5.) Do you or any of your band members have any side projects? If so, what are they?
I have two bands besides SKITARG: The Ugly and Fridge. The Ugly have two albums on Spotify (you can find them here: https://open.spotify.com/artist/7hcRkKoXPMnYSVS6tixVUx) and Fridge is working on a debut album.
6.) When you’re preforming how do you handle any mistakes on stage if they ever happen?
We fuck up on almost every gig. Most of the time it´s things like forgetting lyrics, but every now and then it´s stuff like insulting the audience. Luckily enough they usually don’t pay attention enough to notice. 😉
Do you have any stories that stand out to you that you had to make a memorable recovery?
I had to make a literal recovery after jumping off the crowd fence and hitting the stage front edge with my chest two years ago. I had a bruise and two broken ribs for about two months.
7.) How do you decide which songs go into a set when you perform live? Do you change up the sets or stick to a regular set list? Do you have any covers?
We´ve tried all sorts of ways to get a feel of what the audience wants, but in the end, we have to feel good about the songs we play. Some songs just have to be on the setlist though: Jag bryter nacken av din häst, Kjell is here, Bruna Skatter and Utvecklingsstörd. But we are thinking about adding some songs that we´ve never played before, because people keep bringing them up. Upprörd and Kast-abort are two of them and Sverige Facking Fosterland is another. Difficult songs to do live, but you got to give the audience wht they want.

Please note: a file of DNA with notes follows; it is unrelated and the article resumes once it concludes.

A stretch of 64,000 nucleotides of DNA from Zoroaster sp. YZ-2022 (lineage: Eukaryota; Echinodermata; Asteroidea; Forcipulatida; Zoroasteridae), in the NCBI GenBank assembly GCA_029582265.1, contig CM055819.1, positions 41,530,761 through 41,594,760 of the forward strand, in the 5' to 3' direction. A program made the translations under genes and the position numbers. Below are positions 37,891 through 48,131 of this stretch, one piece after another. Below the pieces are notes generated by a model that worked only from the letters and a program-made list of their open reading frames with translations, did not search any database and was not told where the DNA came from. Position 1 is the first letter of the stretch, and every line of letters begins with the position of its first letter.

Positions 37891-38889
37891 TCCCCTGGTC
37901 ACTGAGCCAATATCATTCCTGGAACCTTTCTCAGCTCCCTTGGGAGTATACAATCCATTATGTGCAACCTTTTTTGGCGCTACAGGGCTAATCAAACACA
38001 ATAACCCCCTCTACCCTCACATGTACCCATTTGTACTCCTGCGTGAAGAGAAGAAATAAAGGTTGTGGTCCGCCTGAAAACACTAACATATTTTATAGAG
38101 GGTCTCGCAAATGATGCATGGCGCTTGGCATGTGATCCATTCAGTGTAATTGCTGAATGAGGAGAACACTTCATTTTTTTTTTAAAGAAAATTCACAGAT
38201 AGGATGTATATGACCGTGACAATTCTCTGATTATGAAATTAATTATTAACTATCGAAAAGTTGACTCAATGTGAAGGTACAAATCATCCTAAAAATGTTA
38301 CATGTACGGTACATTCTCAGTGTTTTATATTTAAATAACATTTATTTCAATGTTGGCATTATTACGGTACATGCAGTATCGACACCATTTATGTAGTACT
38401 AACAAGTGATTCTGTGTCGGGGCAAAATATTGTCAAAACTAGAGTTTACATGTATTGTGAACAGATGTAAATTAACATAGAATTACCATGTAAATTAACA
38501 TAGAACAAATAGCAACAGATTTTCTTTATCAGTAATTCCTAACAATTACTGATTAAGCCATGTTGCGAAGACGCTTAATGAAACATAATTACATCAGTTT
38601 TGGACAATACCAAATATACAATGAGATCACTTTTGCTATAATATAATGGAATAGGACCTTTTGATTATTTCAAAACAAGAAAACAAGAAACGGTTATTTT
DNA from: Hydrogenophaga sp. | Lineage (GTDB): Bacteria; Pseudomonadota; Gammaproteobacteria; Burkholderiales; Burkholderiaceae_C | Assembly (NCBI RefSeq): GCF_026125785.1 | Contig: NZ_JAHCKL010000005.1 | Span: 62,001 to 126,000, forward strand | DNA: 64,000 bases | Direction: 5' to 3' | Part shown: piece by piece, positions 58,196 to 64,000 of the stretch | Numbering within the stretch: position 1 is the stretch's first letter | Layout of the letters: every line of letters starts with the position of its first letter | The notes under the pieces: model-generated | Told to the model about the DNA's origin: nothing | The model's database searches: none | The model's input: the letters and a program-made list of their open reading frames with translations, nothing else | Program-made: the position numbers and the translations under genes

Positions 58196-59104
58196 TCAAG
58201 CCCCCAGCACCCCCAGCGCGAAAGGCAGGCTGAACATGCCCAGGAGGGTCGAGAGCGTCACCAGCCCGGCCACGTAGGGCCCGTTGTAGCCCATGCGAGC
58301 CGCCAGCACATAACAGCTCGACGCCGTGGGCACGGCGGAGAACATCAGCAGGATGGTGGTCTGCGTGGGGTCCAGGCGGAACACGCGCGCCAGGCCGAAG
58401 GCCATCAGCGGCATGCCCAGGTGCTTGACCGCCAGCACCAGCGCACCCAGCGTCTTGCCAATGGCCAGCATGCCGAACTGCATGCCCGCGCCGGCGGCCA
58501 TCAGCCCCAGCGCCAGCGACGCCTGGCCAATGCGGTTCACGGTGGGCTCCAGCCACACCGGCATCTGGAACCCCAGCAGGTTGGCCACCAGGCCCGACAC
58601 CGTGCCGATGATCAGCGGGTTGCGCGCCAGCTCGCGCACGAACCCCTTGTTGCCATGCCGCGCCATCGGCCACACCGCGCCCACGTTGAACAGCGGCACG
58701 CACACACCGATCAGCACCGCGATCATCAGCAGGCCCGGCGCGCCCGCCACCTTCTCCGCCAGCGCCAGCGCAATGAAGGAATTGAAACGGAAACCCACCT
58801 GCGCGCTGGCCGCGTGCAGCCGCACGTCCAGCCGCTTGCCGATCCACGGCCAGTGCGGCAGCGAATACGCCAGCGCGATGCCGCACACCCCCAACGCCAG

We never do covers on stage. We´ve recorded one (you can find it here: https://open.spotify.com/track/1ZCJg0MtMbcSihHvBHpO1z) but that was more of a one off kind of thing….
8.) If you had a choice to go on any bands tour, which tour would you pick and why?
Limp Bizkit, just to see where they are at these days.
9.) Do you have any advice for any upcoming artists? What’s the best piece of advice someone gave you when you realized you wanted to be a musician?
Prepare to be poor, and try to get a day job.
10.) Any last words?
I DON´T WANT TO DIE